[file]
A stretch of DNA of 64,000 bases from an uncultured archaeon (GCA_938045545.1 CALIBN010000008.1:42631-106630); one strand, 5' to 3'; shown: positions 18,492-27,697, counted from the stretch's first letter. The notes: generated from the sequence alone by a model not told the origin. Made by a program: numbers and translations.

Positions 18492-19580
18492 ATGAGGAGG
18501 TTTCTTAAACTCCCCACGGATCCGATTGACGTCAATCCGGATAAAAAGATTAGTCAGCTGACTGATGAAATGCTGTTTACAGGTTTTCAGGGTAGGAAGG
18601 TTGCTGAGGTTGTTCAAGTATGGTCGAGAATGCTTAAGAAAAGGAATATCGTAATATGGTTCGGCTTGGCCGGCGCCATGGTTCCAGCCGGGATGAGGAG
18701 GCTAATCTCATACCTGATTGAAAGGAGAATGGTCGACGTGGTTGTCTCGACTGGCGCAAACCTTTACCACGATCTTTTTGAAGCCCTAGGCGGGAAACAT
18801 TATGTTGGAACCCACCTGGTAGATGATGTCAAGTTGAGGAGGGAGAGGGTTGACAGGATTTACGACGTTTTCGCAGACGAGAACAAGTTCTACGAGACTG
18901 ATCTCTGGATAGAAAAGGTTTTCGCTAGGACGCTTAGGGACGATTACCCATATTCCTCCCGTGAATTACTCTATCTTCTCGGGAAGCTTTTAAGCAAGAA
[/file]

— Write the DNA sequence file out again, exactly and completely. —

A stretch of DNA of 64,000 bases from an uncultured archaeon (GCA_938045545.1 CALIBN010000008.1:42631-106630); one strand, 5' to 3'; shown: positions 18,492-27,697, counted from the stretch's first letter. The notes: generated from the sequence alone by a model not told the origin. Made by a program: numbers and translations.

Positions 18492-19580
18492 ATGAGGAGG
18501 TTTCTTAAACTCCCCACGGATCCGATTGACGTCAATCCGGATAAAAAGATTAGTCAGCTGACTGATGAAATGCTGTTTACAGGTTTTCAGGGTAGGAAGG
18601 TTGCTGAGGTTGTTCAAGTATGGTCGAGAATGCTTAAGAAAAGGAATATCGTAATATGGTTCGGCTTGGCCGGCGCCATGGTTCCAGCCGGGATGAGGAG
18701 GCTAATCTCATACCTGATTGAAAGGAGAATGGTCGACGTGGTTGTCTCGACTGGCGCAAACCTTTACCACGATCTTTTTGAAGCCCTAGGCGGGAAACAT
18801 TATGTTGGAACCCACCTGGTAGATGATGTCAAGTTGAGGAGGGAGAGGGTTGACAGGATTTACGACGTTTTCGCAGACGAGAACAAGTTCTACGAGACTG
18901 ATCTCTGGATAGAAAAGGTTTTCGCTAGGACGCTTAGGGACGATTACCCATATTCCTCCCGTGAATTACTCTATCTTCTCGGGAAGCTTTTAAGCAAGAA